Over the course of her career, Emma Thompson has proven herself, irrefutably, to be an intelligent and creative woman, both on and off-screen. With Richard Laxton’s Effie Gray, she once again returns to screenwriting,transforming what might have been another ghastly Victorian costume affair into a historical drama that tugs at the heart. The opening of the film fills the screen with images of the lush Scottish countryside. Euphemia, or Effie (played by Dakota Fanning and a dubious Scottish accent), is explaining to her sister Sophie (Polly Dartford) how much better life will be once she has married John Ruskin (played by Emma Thompson’s real life husband Greg Wise). The statement Effie makes sets the tone for the rest of the film.
Effie’s marriage to Ruskin appears to be encouraged by the wishes of their respective families rather than motivated by any real affection. The film, however, paints an unhealthy relationship between John and his mother Margaret Cox Ruskin (Julie Walters), who continues with her responsibilities as his mother and nurse even after his marriage. She refuses to relinquish him, and for the early sections of the film Effie just sits and watches. Mrs. Ruskin’s coldness towards Effie is only half of the problem; on the night that they return home as newlyweds, John directs a look of disgust at his young wife’s body and walks away. Effie’s relationship with Ruskin is thus shown to be tumultuous from its very beginning, mired as it is in the depths of an Oedipal complex.
After being visited by a physician (Robbie Coltrane) for looking ghostly white, substantial hair loss, and lethargic for Effie, Ruskin brings along a young painter, John Everett Millais (an unrecognisable Tom Sturridge), who sees the mental pain that Effie is in and becomes her companion on the trip to the Scottish Highlands. Ruskin decides to depart for a couple of days, and leaves Effie and the young artist alone, seemingly unconcerned that his wife may be seen with an unmarried man. During her husband’s absence, the pair discover a mutual attraction and Effie’s life is irrevocably changed. However, to give out any more information would ruin the films plot.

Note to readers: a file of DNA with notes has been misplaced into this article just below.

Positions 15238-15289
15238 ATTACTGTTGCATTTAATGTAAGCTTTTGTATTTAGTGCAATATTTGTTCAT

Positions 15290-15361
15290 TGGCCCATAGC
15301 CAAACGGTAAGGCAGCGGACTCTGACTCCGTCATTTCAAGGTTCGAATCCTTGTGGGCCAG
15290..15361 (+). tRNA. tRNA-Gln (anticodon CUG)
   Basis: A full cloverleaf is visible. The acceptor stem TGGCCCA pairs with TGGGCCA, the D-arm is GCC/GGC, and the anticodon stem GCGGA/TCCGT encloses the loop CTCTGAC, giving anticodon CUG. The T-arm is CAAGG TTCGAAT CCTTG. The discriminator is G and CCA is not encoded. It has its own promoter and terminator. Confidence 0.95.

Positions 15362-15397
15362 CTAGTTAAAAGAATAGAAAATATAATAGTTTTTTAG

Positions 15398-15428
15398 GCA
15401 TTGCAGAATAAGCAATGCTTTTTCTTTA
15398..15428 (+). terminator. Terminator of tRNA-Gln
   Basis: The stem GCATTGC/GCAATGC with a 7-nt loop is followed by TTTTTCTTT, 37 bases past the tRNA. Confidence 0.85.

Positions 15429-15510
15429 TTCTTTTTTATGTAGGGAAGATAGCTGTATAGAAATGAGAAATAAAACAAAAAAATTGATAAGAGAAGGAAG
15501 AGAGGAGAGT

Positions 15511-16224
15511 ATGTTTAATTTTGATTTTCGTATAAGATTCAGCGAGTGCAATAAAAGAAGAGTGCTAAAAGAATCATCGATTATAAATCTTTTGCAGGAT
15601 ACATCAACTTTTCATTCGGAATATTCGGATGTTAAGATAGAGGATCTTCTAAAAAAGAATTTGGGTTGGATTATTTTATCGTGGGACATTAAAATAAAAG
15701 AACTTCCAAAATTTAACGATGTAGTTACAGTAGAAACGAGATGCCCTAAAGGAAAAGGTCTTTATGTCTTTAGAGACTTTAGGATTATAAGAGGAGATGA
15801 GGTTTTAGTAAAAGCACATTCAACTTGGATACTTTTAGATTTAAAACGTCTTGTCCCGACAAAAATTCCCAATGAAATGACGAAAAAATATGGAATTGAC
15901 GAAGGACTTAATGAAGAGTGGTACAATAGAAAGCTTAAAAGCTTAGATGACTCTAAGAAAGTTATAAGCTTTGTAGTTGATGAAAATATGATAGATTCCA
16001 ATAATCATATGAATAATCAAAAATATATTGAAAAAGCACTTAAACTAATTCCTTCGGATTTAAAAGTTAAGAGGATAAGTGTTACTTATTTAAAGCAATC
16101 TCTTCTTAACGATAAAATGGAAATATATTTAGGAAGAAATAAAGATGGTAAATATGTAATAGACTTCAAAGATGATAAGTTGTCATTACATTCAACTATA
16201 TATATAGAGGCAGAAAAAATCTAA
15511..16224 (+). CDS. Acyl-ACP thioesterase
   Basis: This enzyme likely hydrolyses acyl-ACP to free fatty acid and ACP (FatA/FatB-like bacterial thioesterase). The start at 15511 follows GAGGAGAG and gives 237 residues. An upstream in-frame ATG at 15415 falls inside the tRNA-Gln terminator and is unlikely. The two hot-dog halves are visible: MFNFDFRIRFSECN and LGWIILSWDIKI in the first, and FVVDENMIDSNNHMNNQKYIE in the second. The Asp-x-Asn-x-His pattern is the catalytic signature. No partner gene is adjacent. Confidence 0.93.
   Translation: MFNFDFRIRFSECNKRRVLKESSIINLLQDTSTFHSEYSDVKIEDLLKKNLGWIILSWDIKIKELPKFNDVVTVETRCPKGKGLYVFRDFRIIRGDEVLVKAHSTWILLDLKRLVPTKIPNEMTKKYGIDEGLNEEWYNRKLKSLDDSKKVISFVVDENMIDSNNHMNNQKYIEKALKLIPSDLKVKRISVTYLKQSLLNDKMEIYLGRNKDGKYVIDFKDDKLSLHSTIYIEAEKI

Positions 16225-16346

This is a Victorian period piece; it is thus important for the viewer to recognize certain aspects such as clothing, mannerisms and the general attitudes of the characters. The camera work replicates the sobriety of the costumes, with long stills of the high collars and starched primness of men’s and women’s clothes when in London. In contrast, the trip up to the Scottish Highlands offers a much more relaxed atmosphere. The rolling mountains and tranquil lochs also seemed to act as a metaphor for what is going on in Effie’s life. The weather also seems to mirror the characters’ moods so during the most intense moments between the characters, it rains. For example, painting Ruskin’s portrait by a beautiful waterfall, Millais is filled with rage and anger at Ruskin’s treatment of Effie. The heavier the rain, the tenser Millais becomes.
In Effie Gray Emma Thompson has delivered a story of female (and male) empowerment. The film also helps us all see how we can sometimes take love and life all too much for granted.